Huddle Adds Productivity Apps to Cloud Collaboration Service

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    First came the ability to directly store documents in the cloud, now end users can create and edit them without having to rely on traditional productivity applications such as Microsoft Office.

    Huddle, a provider of a file synchronization and collaboration service in the cloud, this week unfurled Huddle Note, a suite of applications that allows end users to create content directly within Huddle using any device.

    According to Huddle CEO Alastair Mitchell, Huddle Note is designed to decrease the reliance end users have today on productivity applications that weren’t designed with the cloud in mind. Rather than having to fire up Microsoft Word to, for example, create a document when travelling, Huddle Note allows end users to create a document that can be directly stored and shared via the Huddle collaboration service.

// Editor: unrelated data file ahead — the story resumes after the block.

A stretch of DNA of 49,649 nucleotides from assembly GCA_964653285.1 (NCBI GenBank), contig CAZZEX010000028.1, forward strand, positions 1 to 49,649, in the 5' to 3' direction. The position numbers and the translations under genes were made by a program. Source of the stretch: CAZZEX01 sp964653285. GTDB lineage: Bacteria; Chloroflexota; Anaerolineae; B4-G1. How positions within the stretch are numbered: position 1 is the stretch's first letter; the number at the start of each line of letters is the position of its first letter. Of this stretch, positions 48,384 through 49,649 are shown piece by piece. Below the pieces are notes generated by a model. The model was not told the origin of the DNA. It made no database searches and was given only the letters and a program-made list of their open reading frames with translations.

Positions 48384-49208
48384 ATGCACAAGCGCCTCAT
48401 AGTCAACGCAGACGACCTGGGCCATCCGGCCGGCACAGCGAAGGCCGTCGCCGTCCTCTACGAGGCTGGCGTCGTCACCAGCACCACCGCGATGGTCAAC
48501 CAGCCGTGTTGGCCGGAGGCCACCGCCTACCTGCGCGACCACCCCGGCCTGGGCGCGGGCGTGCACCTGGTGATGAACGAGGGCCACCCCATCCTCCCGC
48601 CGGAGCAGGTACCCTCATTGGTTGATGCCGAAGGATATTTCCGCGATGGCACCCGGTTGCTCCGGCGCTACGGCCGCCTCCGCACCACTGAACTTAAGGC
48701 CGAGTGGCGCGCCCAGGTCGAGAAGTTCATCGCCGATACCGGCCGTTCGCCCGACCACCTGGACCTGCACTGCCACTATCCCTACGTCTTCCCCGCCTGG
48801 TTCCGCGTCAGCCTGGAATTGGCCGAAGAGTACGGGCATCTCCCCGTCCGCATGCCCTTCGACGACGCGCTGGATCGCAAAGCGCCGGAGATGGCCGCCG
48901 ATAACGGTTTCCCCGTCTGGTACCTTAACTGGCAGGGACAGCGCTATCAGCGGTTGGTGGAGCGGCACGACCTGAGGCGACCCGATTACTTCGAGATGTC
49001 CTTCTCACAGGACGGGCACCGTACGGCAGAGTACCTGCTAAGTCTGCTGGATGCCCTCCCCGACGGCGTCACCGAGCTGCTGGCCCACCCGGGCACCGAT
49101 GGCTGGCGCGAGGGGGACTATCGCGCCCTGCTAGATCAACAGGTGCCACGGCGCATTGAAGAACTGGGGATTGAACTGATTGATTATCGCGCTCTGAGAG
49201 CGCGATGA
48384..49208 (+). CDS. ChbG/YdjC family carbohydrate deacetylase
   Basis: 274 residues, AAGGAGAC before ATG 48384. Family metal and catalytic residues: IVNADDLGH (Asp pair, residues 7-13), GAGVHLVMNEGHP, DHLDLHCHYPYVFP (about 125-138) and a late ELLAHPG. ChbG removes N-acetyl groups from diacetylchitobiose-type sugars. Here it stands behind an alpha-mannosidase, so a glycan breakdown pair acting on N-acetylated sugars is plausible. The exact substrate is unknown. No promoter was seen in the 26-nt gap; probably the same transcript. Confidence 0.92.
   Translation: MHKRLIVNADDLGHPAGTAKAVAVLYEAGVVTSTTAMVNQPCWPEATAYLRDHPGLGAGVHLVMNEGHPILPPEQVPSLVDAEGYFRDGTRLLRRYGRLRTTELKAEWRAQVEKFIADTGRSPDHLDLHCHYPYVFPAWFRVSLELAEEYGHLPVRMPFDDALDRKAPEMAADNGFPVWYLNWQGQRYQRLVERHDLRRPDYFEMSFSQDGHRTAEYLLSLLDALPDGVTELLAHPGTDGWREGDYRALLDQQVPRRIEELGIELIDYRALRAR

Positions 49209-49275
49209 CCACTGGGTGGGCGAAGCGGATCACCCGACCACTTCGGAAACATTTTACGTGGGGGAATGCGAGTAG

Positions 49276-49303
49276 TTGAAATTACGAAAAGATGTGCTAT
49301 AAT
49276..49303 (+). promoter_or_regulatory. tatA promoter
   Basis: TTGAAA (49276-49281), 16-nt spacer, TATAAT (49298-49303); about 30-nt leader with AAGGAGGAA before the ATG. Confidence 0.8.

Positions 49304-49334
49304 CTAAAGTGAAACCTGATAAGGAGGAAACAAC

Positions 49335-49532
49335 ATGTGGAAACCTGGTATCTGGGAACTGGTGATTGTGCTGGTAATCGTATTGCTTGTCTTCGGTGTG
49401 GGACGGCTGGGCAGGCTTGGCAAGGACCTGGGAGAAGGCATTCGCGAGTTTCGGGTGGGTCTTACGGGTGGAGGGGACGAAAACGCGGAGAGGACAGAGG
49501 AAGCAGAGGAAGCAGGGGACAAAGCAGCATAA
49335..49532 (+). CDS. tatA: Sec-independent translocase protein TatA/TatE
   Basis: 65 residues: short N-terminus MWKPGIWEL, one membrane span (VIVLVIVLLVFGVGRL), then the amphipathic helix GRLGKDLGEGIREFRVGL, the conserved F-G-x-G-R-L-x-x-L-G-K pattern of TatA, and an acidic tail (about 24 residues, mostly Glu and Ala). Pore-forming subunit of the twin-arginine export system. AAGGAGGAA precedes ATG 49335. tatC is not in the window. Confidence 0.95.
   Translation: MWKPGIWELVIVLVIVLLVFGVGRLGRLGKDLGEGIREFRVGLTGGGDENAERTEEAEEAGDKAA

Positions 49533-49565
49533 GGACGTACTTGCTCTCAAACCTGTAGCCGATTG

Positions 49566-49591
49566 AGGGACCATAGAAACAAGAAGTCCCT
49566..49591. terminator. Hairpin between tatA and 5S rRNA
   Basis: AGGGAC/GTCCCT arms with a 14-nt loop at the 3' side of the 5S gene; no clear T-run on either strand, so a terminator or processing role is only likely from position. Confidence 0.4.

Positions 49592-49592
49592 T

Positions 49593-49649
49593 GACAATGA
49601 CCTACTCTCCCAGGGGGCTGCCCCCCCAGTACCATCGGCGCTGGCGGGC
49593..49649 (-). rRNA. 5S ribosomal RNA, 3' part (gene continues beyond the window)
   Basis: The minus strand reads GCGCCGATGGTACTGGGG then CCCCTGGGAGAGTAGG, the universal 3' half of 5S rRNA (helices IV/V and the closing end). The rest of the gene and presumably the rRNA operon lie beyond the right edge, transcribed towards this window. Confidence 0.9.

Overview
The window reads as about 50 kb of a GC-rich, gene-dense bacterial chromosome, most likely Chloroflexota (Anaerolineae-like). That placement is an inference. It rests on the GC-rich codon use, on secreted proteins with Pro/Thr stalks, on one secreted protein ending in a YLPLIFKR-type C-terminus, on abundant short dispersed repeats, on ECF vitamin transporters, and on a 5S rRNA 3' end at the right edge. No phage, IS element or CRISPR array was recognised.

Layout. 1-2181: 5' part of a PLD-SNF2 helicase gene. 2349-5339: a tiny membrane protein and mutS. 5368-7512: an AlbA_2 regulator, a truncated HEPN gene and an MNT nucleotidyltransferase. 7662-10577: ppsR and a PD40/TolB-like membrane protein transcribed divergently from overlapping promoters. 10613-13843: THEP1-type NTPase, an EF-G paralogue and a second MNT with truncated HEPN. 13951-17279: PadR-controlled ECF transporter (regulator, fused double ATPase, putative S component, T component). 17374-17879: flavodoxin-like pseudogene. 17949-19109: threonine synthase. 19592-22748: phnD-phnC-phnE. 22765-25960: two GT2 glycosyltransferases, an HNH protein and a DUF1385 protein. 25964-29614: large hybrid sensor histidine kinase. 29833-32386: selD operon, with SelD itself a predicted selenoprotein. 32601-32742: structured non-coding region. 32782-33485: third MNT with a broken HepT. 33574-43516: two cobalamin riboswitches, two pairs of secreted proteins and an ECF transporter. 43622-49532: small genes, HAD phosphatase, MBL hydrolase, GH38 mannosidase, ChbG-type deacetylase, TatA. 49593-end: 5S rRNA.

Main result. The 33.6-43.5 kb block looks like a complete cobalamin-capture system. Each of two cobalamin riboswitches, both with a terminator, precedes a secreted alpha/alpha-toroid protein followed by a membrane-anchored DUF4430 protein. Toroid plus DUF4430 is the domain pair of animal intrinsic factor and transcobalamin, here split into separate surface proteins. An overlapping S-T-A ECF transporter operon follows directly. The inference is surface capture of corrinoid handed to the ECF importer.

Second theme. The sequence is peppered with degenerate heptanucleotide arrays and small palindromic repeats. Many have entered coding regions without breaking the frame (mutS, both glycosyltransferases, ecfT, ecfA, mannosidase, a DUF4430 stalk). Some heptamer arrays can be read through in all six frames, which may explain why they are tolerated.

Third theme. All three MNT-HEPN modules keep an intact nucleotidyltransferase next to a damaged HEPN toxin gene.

viz20131211-01Huddle Note, says Mitchell, will not completely eliminate the need for end users to create complex documents and spreadsheets using traditional productivity applications. But it does reduce the number of instances where those applications are required, and also the actual number of employees in the enterprise that need those apps.

    Microsoft Office and other such productivity apps are among the most expensive in the enterprise. End users may not be ready to give those applications up just yet. But Huddle is betting that over time, many end users are going to deem such apps to be too cumbersome to use in a cloud age that prizes simplicity above all else.

    Mike Vizard
    Mike Vizard
    Michael Vizard is a seasoned IT journalist, with nearly 30 years of experience writing and editing about enterprise IT issues. He is a contributor to publications including Programmableweb, IT Business Edge, CIOinsight and UBM Tech. He formerly was editorial director for Ziff-Davis Enterprise, where he launched the company’s custom content division, and has also served as editor in chief for CRN and InfoWorld. He also has held editorial positions at PC Week, Computerworld and Digital Review.

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